One of my favourite tools in Pandas is `agg`

for aggregation (it's a worse version of `dplyr`

s `summarise`

).
Unfortunately it can be difficult to work with for custom aggregates, like nth largest value.
If your aggregate is parameterised, like quantile, you potentially have to define a function for every parameter you use.
A neat trick is to use a class to capture the parameters, making it much easier to try out variations.

Suppose you have some data on avocado prices containing the `year`

and the `price`

in a dataframe `df`

.
If you want to calculate the 25th percentile of price you could run `df.price.quantile(0.25)`

.
If you wanted to calculate the median of price per year you could run `df.groupby('year').agg(med_price=('price', 'median'))`

.
But what if you wanted to calculate the 25th percentile of price per year?

You could define a function `percentile25`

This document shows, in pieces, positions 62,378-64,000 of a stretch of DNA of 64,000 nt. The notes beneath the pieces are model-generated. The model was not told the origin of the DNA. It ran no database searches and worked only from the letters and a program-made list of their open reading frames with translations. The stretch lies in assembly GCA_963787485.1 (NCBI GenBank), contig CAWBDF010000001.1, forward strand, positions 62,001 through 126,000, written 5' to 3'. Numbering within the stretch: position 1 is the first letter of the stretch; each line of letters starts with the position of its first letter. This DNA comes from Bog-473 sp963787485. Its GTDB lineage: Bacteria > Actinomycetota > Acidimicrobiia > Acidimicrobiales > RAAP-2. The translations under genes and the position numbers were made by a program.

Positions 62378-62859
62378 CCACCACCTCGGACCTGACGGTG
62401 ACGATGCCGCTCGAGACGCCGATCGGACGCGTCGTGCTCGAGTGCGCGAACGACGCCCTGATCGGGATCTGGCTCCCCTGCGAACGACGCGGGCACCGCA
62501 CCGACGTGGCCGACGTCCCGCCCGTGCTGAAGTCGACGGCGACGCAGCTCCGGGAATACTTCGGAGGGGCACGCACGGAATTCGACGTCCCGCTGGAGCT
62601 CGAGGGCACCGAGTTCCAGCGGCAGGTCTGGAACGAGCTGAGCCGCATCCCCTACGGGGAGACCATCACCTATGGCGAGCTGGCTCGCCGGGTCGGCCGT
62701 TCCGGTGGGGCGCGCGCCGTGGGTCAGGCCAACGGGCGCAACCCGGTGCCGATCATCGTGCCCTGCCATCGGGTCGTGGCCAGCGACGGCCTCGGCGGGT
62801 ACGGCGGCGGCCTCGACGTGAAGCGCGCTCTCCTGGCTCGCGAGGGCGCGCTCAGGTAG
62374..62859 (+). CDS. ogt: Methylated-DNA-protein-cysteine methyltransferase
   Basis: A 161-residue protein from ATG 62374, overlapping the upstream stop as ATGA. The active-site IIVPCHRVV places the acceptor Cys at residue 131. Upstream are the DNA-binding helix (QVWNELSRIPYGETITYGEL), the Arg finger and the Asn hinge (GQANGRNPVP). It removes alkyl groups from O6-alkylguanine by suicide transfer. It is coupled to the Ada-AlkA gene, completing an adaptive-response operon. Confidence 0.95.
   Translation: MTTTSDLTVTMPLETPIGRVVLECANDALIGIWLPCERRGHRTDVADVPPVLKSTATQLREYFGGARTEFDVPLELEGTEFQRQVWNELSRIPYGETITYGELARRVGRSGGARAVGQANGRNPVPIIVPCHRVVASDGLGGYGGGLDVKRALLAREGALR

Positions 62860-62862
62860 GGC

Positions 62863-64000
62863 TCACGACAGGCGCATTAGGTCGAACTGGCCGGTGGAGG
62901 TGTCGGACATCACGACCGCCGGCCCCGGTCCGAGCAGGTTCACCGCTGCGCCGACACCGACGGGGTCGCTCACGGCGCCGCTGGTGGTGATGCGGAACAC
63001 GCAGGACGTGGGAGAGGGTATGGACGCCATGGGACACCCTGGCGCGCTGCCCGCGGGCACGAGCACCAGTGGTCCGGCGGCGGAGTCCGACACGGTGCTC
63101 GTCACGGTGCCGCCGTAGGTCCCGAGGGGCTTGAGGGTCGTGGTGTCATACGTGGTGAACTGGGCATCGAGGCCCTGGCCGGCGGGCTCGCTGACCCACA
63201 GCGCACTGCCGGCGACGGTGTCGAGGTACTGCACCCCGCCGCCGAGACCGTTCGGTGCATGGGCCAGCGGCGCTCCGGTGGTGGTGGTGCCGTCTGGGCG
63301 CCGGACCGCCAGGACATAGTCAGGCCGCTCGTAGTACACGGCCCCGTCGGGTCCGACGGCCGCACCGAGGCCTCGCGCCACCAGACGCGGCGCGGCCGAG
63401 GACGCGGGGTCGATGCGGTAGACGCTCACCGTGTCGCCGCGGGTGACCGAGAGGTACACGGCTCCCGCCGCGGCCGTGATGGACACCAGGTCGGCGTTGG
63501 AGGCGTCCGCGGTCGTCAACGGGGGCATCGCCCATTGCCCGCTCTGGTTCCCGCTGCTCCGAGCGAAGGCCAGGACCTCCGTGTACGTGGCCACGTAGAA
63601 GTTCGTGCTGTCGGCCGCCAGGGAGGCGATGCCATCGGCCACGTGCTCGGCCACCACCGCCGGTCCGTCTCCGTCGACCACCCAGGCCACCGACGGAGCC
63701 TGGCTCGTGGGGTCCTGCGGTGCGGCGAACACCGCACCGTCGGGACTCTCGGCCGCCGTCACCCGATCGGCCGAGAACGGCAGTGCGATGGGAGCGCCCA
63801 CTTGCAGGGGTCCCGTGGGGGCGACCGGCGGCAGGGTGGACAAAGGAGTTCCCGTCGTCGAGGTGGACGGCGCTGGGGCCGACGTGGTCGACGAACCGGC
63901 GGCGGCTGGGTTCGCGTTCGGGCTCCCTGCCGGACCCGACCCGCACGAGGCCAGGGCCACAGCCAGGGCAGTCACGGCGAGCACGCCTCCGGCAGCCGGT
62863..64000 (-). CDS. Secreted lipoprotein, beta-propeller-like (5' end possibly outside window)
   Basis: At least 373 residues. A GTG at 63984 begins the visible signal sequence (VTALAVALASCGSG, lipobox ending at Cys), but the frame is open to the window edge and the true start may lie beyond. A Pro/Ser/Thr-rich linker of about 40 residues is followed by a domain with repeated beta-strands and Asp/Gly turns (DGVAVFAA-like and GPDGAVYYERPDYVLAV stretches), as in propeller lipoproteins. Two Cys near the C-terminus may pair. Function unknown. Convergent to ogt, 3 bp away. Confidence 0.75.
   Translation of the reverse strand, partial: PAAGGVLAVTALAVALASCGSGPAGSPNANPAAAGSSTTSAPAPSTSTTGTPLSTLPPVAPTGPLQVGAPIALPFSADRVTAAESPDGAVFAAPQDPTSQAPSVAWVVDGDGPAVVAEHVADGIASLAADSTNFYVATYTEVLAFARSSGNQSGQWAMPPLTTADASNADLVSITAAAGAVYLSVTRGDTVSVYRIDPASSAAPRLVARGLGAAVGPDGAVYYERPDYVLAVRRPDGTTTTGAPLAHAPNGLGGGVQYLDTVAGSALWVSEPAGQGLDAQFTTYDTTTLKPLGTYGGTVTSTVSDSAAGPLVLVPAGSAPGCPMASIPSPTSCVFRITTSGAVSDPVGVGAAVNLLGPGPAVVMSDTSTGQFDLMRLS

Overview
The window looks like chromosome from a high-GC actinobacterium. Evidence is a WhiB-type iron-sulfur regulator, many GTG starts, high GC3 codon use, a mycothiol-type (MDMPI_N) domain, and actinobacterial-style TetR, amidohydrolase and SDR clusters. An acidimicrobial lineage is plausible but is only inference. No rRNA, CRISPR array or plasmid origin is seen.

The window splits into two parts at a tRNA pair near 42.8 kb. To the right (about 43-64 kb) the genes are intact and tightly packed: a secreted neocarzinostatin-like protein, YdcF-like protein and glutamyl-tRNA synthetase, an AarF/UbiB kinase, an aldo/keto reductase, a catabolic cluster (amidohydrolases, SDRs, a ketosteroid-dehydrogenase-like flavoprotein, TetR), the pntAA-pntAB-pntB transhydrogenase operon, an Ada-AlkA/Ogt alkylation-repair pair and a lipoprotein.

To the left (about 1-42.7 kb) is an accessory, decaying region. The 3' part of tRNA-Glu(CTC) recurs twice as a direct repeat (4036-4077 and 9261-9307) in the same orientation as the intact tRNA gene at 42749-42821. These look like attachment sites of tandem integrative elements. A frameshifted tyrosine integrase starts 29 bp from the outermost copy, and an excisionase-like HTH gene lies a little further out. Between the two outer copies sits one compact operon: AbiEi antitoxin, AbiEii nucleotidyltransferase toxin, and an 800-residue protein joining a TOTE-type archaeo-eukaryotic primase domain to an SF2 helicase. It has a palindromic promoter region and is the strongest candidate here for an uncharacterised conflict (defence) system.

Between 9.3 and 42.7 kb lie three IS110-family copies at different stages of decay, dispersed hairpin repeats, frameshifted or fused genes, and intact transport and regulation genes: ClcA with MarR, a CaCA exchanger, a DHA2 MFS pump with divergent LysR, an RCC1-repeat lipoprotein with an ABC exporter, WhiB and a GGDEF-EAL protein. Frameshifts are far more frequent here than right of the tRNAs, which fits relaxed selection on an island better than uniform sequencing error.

, but defining all those functions gets annoying and slow if you calculate lots of percentiles.
You could define a function that takes a percentile and returns a percentile function, but these inner functions create confusing stack traces and can't be pickled.

A better solution is to use a class, that can act just like a function using the `__call__`

parameter.
This one works on Pandas Dataframes and Series:

```
class Quantile:
def __init__(self, q):
self.q = q
def __call__(self, x):
return x.quantile(self.q)
# Or using numpy
# return np.quantile(x.dropna(), self.q)
```

Then to calculate the quartiles of price per year you could run

```
(
df
.groupby('year')
.agg(price_p25 = ('price', Quantile(0.25)),
price_p50 = ('price', Quantile(0.50)),
price_p75 = ('price', Quantile(0.75)))
)
```